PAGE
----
Monday, February 20, 2012

Book Review: Miss Peregrine's Home for Peculiar Children by Ransom Riggs

For years, Jacob believed his grandfather’s fantastical stories about an old refugee home during World War II, and how he spent his life fighting monsters. But as Jacob grew older he stopped believing. After a family crisis, he and his father set off for the Welsh island where the refugee home stands, in hopes of finding out more about Grandpa than he was willing to tell. There, however, Jacob learns that the “peculiar” children Grandpa spoke of may have been real…and may still be alive.

This is a very unique, fun novel, one that goes fast and keeps your attention to the very end. The author, Ransom Riggs, also a professional photographer, had people search for old photographs, and it is these photos that are peppered throughout the book and referenced in the text. Jacob is a believable teenage protagonist without verging into what I call “wangst” territory. Even very minor characters are well rounded and alive, and it feels very colorful despite most of the novel taking place on a rainy island in Wales. Riggs also does well in conveying the lilt of the Welsh accent without using annoying phonetic spelling for everything.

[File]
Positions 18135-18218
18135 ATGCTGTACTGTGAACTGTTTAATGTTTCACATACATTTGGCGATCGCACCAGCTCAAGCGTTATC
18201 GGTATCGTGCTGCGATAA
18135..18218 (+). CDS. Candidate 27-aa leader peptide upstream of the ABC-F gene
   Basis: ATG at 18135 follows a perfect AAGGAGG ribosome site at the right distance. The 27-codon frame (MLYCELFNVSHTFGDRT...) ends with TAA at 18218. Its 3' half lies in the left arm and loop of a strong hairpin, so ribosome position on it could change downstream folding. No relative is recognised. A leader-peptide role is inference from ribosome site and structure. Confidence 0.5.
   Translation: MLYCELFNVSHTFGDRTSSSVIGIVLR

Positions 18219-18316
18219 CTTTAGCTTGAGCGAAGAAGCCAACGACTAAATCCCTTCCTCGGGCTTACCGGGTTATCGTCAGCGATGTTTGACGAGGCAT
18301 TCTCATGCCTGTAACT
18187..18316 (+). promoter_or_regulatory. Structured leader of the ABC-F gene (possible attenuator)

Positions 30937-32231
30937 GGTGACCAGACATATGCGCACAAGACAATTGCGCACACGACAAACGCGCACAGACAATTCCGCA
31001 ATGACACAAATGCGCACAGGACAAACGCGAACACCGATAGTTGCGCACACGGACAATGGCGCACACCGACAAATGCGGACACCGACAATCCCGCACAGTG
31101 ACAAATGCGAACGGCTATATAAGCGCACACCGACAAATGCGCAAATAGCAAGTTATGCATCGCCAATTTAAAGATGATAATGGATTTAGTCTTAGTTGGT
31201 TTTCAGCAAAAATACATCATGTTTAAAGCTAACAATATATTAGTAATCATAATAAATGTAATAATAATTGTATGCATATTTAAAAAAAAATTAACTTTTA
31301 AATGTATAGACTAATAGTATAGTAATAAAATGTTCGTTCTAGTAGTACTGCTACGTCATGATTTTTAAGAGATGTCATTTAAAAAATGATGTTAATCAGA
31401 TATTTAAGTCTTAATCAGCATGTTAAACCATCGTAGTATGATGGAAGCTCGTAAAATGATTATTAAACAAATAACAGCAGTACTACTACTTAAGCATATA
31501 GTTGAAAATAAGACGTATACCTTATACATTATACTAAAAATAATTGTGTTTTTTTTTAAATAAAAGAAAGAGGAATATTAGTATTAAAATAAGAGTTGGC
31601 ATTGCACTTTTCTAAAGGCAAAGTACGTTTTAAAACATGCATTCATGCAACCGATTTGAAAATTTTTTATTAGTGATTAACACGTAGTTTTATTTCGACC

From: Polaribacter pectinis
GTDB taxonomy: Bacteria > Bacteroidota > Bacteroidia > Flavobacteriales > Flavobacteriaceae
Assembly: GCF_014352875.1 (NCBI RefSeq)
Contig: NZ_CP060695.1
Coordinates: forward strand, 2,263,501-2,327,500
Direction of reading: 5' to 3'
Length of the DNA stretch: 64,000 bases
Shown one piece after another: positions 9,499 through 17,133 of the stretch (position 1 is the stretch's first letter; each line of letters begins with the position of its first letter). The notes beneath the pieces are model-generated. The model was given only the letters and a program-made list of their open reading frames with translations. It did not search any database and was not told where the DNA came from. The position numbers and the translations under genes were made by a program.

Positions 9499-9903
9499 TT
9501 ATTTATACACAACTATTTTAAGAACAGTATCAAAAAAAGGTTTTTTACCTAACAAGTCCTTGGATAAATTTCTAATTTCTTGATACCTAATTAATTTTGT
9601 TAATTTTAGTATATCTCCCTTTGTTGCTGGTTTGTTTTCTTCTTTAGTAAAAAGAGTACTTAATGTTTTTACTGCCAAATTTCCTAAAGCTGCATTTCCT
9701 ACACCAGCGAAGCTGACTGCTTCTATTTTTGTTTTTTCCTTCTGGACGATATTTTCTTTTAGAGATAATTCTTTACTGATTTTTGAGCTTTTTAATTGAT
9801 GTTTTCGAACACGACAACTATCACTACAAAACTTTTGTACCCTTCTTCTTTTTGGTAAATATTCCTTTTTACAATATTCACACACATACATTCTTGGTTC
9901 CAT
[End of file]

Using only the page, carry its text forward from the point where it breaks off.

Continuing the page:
One of my few gripes is the atmosphere of the novel. At first it starts out quite creepy, and that feeling sticks…until halfway through, when suddenly it turns into a fantasy novel. Not that I mind the fantasy part of it, but the sudden change in atmosphere was a bit jarring. I got used to it after a while, though.

Others might have problems with the ending. It was a bit of a cliff hanger, and one particular part I felt was not concluded properly, especially if you think about the aftermath. However, overall I enjoyed the ending, bittersweet as it was.

This is a book that will appeal to nearly everyone, between the engaging story and the fascinating photos the author has used. I’m giving it a 4 out of 5.

It also seems there will be a movie out next year. I expect special effects galore.

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